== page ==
Several inches of rain fell over a period of 90 minutes on Tuesday, causing significant damage and flash flooding issues in multiple counties: Franklin County, Licking County and Fairfield County. It was reported that up to 4.5 inches of rain had fallen, according to the National Weather Service.
Flooding damage occurred due to storm sewers being overwhelmed and pumps unable to push water out into ponds quickly enough. The high water levels forced the closures of highways from Interstate 270 to Interstate 70 in both directions. Seth Binau, a meteorologist with the National Weather Service in Wilmington, estimated that parts of Ohio had received a month and a half worth of rainfall in just 24 hours. Slow-moving storms caused by tropical moisture is not unheard of.
Many Ohio residents are facing damage to their homes and properties. Saul Flores knew she was in trouble when she saw flood waters rising in her backyard. The waters wound up filling her basement with a few feet of water and the back wall of her house collapsed to the ground. It will take a couple of days for her insurance company to come out and assess the damage, but until then, Flores is unsure of what to do next, especially with six children now homeless and dependent on her.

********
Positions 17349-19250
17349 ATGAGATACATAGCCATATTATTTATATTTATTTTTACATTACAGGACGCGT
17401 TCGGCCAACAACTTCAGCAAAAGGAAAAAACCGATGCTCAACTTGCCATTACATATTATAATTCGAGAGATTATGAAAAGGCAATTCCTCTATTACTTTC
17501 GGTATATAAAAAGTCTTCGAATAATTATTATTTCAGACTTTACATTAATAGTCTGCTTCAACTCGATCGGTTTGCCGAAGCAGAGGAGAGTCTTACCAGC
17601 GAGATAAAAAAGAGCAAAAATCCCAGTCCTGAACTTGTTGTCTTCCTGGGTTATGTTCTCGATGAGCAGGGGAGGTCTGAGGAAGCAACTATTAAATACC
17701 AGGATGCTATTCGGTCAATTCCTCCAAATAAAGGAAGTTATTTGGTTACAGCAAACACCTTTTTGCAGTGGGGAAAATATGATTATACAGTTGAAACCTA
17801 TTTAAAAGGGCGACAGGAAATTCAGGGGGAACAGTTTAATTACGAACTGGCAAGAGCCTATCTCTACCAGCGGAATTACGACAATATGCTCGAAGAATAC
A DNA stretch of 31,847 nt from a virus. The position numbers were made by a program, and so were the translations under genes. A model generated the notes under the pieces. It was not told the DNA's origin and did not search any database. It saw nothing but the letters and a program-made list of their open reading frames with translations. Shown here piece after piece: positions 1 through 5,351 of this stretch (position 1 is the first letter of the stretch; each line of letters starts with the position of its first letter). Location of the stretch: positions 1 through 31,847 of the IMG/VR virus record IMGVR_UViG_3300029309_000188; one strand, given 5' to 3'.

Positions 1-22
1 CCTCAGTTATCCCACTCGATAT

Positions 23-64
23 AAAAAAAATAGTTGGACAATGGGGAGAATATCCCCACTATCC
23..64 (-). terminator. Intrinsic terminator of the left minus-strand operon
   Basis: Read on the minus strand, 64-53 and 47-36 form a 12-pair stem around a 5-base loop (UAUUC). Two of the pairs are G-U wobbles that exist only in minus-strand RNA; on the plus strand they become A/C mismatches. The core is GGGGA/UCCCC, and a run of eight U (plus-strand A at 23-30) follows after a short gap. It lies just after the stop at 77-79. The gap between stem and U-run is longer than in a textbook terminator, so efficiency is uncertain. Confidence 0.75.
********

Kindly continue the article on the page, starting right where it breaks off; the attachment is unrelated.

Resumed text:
“I felt it. Everything we had on the shelf went down. I feel bad because we don’t know what we are going to do.”
-Saul Flores, Reynoldsburg resident
As Ohioans are just barely recovering from the aftereffects of Tropical Storm Fred, forecasters are predicting more rain on the way for Wednesday, which will certainly not improve the already drenched roads. Drivers are urged to avoid cutting through roads with high water levels and to “turn around, don’t drown.” Flood waters are often deeper than they appear to be, causing vehicles to stall out, or worse, cases of drowning. Police have reported that some people needed to be rescued from their vehicles in Reynoldsburg.
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